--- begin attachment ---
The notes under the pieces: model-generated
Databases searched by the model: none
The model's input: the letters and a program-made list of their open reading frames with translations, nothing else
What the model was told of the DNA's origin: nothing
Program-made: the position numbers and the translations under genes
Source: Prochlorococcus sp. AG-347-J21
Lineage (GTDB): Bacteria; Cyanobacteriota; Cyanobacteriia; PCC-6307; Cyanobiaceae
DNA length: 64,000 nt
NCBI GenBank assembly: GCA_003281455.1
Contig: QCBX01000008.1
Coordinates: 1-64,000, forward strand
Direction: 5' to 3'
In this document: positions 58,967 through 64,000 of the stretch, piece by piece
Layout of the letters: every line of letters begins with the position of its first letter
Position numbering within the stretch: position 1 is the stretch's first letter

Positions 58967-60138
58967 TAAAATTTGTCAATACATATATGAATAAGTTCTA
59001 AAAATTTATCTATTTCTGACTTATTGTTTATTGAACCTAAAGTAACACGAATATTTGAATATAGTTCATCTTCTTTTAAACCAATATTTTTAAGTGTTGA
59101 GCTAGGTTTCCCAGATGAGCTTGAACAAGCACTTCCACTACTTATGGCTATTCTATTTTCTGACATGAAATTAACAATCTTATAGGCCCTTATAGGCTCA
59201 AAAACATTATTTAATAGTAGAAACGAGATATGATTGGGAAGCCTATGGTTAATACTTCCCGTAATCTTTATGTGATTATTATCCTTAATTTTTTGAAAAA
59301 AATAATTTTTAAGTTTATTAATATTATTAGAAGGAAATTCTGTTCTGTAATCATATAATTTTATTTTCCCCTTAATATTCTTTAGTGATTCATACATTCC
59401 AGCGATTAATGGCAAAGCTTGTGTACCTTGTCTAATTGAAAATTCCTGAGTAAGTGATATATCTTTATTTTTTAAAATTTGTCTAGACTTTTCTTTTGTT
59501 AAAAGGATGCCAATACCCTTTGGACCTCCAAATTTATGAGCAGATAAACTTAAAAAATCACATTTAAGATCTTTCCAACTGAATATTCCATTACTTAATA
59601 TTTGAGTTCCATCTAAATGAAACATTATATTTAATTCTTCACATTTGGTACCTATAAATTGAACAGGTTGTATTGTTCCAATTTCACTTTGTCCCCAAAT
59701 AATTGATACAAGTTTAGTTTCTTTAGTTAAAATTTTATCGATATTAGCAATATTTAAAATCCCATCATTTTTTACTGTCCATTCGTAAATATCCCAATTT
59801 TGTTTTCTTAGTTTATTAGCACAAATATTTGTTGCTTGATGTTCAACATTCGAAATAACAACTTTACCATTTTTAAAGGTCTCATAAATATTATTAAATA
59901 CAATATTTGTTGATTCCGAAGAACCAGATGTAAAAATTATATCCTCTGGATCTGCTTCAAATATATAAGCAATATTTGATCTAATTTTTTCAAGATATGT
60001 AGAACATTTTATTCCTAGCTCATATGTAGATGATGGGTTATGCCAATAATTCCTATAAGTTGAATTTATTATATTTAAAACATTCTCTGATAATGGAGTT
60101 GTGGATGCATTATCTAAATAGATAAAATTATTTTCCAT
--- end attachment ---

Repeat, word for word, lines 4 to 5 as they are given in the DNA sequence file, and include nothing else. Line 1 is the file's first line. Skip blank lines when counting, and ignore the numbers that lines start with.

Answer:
What the model was told of the DNA's origin: nothing
Program-made: the position numbers and the translations under genes